“That day, I was supposed to be there but … because I had a Skype meeting where we had to plan — doing a demonstration for one of our friends that had been kidnapped that day,” he said. “So my neighbor was kidnapped. It’s like a whole house, and I live upstairs and she lives downstairs. She had two daughters. … It was shocking.”

Francois described the situation in Haiti as a “monster” the government can’t control and said that it has culminated in the president’s assassination.

“Our president has been killed … in a humiliat[ing] way, in his room,” he said. “So, if the president is not safe in Haiti, who’s safe? How can we trust the government who failed to protect us — who failed to protect the president — to engage us in the political process and bring serenity and security? They don’t have credibility for that.”

Haitian activists and educators are demanding better leadership, hoping it’ll help put an end to the country’s political corruption.

“Even though the situation of employment in Haiti is difficult, for women, it’s especially difficult,” Shawma Aurelier, executive director of Port-au-Prince-based women’s empowerment organization SOFA, told ABC News through a translator.

She said the president’s assassination will cause more people to lose hope in changing the country’s future.

“They come to the conclusion that the best thing to do would be to leave Haiti,” she said.

“It will be very difficult for Haiti to be rebuilt if all the residents and persons living in the country should decide the best solution is to leave,” she added.

Support from afar

Families and friends of Haiti’s residents are currently the largest source of external financial aid sent to the struggling country.

In Miami, much of the staff at the Chef Creole restaurant in the Little Haiti neighborhood send money to loved ones back home. Eslane Charles has been working there and told ABC News through a translator that she’s been supporting her parents and children from across the Caribbean.

“She said it’s tough,” said Wilkinson Sejour, chef and owner of the restaurant, translating for Charles. “Although you send money, it’s never enough.”

Sejour sees his restaurant as an economic engine for his employees and their families and said they need the money now more than ever.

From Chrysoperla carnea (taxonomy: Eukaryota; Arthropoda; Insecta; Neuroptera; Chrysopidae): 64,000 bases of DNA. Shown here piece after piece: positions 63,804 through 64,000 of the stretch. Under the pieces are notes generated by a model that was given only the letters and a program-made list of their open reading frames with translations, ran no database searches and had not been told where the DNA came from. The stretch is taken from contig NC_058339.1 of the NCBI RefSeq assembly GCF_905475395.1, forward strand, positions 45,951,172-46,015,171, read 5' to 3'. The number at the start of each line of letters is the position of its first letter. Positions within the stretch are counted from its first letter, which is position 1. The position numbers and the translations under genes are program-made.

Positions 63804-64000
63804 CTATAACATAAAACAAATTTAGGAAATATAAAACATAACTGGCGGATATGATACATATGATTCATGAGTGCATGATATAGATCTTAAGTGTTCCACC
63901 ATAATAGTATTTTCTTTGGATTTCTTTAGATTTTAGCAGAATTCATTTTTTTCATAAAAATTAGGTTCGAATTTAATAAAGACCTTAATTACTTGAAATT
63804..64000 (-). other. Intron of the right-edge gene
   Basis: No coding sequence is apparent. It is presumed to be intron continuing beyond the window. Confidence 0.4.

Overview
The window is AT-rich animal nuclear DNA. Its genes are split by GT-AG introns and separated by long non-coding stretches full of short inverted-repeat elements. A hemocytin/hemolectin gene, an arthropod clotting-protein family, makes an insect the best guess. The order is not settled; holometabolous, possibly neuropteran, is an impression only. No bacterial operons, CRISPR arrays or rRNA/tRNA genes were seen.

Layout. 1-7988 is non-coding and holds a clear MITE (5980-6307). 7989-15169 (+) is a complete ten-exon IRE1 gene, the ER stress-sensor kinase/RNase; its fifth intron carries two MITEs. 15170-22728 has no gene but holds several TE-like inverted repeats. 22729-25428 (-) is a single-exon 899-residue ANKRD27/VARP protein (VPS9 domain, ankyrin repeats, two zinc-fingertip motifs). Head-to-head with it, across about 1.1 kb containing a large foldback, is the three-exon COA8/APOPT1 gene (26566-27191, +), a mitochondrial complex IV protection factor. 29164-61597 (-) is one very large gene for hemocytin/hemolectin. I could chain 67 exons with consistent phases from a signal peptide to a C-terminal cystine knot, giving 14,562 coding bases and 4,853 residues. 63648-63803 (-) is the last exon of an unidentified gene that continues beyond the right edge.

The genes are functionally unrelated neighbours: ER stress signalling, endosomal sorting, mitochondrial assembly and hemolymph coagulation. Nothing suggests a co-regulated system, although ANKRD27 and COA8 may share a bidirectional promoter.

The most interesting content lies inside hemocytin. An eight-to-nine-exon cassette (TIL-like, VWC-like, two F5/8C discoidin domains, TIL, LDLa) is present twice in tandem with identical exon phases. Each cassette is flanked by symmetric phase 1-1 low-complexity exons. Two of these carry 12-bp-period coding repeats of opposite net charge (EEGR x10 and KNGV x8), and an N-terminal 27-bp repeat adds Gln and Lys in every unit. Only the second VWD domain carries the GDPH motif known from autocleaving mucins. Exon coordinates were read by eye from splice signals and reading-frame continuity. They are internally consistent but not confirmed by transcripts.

“As soon as they get paid, they are dashing out of the restaurant so they can go to a local supermarket to do a money transfer,” he said.

Sejour said he’s noticed the glimmer of hope in his fellow Haitians and Haitian Americans grow dimmer recently as all the money they send seems to have no impact on the country’s outlook. But he implored people not to get discouraged.

“I know it’s depressing sometimes when people give and give and give … and they feel that their giving is not doing anything,” he said. “And I’m saying, on behalf of Little Haiti, on behalf of mini Haitis, on behalf of big Haiti herself, please don’t lose hope on us. Continue giving us everything that your conscious and your heart will allow you to give. And with the grace of Christ, we’ll be all right.”

Self-determination in Haiti

Francois, the first Haitian to be a Yale World Fellow, says he intends to return to and live in Haiti with his friends and family members. He said the next generation of young Haitian leaders like himself have been ready to take on the responsibility of making a better Haiti.

“We are ready. We are ready to take the lead and make sure that Haiti could become a land of security, a land of prosperity for its children because we have to,” he said. “I spent my whole life in Haiti. I work[ed] hard for that, and I don’t see myself living in other countries and I’m sure that there are other people in my generation who see that also.”

“I want the international community to listen to Haitians’ self-determination, to listen to civil societies,” he added. “To stop looking at Haiti as a land where we have two sides of political opponents fighting for power. It is more than that.”Prosper says she recognizes the privilege she has in being able to travel in and out of the country amid its many conflicts but said she remains optimistic that there will soon be a stronger Haitian-led solution to the country’s problems.

“I have no other choice but to be optimistic … when the people who are experiencing the hardship — and who are really faced with very dangerous situations — continue to have hope and are always fired up for the next fight,” she said. “So, I only have hope.”